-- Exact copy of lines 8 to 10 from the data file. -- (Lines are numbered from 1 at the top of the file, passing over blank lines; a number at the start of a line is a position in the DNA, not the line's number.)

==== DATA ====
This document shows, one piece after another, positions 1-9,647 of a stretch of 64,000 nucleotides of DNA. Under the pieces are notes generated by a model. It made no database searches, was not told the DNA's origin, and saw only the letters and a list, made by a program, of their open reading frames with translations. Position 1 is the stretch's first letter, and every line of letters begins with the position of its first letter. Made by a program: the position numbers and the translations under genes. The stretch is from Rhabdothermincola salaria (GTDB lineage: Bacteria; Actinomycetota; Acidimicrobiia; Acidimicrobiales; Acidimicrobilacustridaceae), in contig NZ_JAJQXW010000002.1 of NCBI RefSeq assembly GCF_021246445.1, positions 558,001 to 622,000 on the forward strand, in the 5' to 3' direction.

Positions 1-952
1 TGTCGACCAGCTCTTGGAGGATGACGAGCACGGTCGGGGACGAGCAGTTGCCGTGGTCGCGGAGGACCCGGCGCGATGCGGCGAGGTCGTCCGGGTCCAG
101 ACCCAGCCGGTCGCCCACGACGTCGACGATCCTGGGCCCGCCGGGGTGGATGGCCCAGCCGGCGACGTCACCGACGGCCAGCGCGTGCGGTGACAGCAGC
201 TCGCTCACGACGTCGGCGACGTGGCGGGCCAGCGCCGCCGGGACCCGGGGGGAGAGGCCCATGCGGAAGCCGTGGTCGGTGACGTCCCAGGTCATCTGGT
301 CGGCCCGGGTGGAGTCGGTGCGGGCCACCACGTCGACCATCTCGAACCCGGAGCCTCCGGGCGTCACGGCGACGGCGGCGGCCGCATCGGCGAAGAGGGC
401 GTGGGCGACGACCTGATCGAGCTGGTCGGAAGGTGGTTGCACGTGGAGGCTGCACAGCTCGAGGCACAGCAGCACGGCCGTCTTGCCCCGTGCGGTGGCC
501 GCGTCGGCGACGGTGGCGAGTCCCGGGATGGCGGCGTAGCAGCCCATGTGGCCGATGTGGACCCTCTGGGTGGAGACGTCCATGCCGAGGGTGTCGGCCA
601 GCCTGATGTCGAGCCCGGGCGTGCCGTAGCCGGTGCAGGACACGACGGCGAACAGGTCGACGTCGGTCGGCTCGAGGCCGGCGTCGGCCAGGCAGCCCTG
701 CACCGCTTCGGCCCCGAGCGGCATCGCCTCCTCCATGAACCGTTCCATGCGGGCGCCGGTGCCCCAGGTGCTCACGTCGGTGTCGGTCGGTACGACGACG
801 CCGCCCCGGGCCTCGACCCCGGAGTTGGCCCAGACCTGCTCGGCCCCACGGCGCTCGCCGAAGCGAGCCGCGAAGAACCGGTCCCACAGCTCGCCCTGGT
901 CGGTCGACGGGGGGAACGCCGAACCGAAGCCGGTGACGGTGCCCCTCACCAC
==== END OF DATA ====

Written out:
501 GCGTCGGCGACGGTGGCGAGTCCCGGGATGGCGGCGTAGCAGCCCATGTGGCCGATGTGGACCCTCTGGGTGGAGACGTCCATGCCGAGGGTGTCGGCCA
601 GCCTGATGTCGAGCCCGGGCGTGCCGTAGCCGGTGCAGGACACGACGGCGAACAGGTCGACGTCGGTCGGCTCGAGGCCGGCGTCGGCCAGGCAGCCCTG
701 CACCGCTTCGGCCCCGAGCGGCATCGCCTCCTCCATGAACCGTTCCATGCGGGCGCCGGTGCCCCAGGTGCTCACGTCGGTGTCGGTCGGTACGACGACG